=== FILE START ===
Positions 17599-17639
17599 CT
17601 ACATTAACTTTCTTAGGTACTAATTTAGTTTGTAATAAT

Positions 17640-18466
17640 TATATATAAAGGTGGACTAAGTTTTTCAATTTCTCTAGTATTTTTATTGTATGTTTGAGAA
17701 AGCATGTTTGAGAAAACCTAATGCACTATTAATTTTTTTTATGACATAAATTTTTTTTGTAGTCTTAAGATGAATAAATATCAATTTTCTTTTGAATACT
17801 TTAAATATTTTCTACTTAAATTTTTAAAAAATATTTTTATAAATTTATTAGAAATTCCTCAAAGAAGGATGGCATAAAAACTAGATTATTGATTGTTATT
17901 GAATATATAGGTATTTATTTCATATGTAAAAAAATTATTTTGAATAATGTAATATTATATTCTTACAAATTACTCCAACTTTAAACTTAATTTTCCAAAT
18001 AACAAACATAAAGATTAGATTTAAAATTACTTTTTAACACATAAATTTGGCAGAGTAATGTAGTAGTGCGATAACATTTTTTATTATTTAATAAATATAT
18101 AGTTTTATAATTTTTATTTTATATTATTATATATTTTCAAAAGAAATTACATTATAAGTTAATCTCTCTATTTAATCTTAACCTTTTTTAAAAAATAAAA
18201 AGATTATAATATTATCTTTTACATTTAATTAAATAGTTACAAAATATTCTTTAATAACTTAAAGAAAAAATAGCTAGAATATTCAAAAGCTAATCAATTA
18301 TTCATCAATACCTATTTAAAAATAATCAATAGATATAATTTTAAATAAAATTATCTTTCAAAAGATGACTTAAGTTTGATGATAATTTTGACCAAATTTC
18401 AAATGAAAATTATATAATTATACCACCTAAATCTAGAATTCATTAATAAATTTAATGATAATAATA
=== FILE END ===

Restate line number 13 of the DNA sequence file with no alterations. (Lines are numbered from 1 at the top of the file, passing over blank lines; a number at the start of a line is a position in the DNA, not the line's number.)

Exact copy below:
18401 AAATGAAAATTATATAATTATACCACCTAAATCTAGAATTCATTAATAAATTTAATGATAATAATA